Tuesday, November 15, 2005

Shuffling pennies and players in the NHL

Pierre LeBrun of the Canadian Press has a fairly indepth article on Canoe about the new NHL and it's fiscal certainty. A situation that has many a young minor leaguer getting frustrated about cross country flights and little ice time and veteran minor leaguers wondering if they'll ever get the call to the bigs again.

Le Brun recounts the bizarre story of the Vancouver Canucks, when Dan Cloutier was injured a few weeks ago many a Canuck observer expected to see Wade Flaherty with the Air Canada ticket on the way to the coast. Instead, it was youngster Rob McVicar who made the journey from Winnipeg to the coast. The reason is simple, if the Canucks had called on Flaherty there was a very good chance he would be snapped up off of waivers and be lost to the Canucks. Since McVicar did not have to clear waivers he was tapped for the trip. It's a strange situation when your most experienced farm hands cannot be called up to help the big team, but that's the way it is with the new CBA.

LeBrun also looked at the paper transactions that dot the NHL these days, players get called up to the big club, but don't play and then in order to keep the salary cap levels low they are returned to the farm the next day. They spend the night at home and then it's back on a plane to big team again, repeat two or three times before the scenario is complete. A smart agent these days isn't negotiating salary, he's working on keeping the frequent flyer points in the hands of the farm hands.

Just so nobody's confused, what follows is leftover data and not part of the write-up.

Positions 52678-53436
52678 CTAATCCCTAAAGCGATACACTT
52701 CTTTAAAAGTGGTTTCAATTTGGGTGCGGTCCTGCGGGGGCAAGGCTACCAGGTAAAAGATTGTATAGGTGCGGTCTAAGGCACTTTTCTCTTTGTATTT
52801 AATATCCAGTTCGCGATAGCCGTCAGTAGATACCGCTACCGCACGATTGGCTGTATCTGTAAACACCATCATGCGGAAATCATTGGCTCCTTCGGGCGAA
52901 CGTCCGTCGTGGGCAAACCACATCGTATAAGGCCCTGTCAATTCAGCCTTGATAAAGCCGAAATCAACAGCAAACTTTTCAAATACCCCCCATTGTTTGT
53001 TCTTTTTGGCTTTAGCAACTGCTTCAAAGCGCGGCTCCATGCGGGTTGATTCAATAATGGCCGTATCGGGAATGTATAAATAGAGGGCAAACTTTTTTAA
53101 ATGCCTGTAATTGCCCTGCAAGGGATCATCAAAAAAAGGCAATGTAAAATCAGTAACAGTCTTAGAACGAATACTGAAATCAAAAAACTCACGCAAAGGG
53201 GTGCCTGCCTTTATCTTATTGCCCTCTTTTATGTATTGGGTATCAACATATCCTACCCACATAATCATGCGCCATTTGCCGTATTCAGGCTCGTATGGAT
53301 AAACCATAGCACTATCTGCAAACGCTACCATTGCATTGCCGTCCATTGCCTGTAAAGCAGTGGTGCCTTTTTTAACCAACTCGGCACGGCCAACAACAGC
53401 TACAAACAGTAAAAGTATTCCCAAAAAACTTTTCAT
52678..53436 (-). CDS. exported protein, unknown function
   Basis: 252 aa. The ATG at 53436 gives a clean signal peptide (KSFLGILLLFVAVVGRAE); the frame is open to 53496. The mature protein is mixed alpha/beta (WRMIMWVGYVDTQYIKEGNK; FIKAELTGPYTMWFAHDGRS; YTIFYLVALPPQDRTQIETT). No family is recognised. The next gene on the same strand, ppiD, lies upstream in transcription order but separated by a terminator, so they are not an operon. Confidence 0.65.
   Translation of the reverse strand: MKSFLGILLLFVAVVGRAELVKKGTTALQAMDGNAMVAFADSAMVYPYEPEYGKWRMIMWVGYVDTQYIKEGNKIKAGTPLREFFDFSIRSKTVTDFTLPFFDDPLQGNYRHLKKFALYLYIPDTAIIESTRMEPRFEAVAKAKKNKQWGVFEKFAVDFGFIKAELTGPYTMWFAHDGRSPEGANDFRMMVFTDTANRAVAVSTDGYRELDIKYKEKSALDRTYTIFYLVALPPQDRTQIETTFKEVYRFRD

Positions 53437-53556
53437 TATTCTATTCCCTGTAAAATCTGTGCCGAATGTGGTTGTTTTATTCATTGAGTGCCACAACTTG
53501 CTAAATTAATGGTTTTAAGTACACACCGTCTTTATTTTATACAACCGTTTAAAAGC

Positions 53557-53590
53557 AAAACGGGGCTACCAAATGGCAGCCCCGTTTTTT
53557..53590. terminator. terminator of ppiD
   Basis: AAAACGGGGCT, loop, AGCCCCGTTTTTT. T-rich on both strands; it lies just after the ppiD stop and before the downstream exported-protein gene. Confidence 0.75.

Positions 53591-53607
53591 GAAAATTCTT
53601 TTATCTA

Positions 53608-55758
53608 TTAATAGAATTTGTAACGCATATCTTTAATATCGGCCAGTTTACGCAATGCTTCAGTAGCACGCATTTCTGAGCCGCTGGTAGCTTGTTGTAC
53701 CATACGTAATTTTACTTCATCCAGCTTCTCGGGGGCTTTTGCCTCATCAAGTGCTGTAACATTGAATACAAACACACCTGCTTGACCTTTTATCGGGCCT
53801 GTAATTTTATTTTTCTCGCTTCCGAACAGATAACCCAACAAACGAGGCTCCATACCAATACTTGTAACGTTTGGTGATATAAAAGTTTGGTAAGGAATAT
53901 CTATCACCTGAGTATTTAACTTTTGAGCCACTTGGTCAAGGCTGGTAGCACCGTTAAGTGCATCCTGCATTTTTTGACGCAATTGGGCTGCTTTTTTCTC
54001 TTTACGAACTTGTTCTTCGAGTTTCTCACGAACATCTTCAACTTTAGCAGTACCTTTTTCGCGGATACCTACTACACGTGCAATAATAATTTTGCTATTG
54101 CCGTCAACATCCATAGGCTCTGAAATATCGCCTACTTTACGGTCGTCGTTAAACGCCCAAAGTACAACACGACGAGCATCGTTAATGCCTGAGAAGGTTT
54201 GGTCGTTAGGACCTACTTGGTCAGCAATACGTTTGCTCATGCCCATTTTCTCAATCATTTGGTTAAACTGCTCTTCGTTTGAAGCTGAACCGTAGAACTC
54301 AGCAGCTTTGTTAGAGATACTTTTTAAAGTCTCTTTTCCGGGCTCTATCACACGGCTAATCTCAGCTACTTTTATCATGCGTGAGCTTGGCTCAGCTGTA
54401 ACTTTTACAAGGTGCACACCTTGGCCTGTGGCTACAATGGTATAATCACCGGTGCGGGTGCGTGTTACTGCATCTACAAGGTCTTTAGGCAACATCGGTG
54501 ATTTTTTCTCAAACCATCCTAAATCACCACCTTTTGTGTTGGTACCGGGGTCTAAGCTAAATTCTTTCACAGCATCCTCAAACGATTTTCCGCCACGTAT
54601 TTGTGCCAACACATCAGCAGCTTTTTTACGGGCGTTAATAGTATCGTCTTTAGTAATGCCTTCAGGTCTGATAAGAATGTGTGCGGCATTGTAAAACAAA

Now that situation might work ok for a team like Philadelphia or Toronto who wisely have their farm clubs in the same town as the big club, but for a team like the Canucks it's a trek half way across the country every time they have a call up.

Brian Burke has said he's not a big fan of making these money saving call ups and downs, but then again there probably wouldn't be much savings in the case of the Mighty Ducks. What they saved in salary cap space they would give up in travel costs, the farm club for the Ducks is Portland and it's not the one in Oregon folks.

Expect the call up dance to continue on for a while yet as each NHL team tries to figure out how to keep their rosters full while factoring waiver and financial issues. There is one positive thing about all of this though, if you're a fan of a farm club you probably won't need a program as much anymore. With your teams' stars sticking around for a while, you won't have to ask who the new guy is on the ice.

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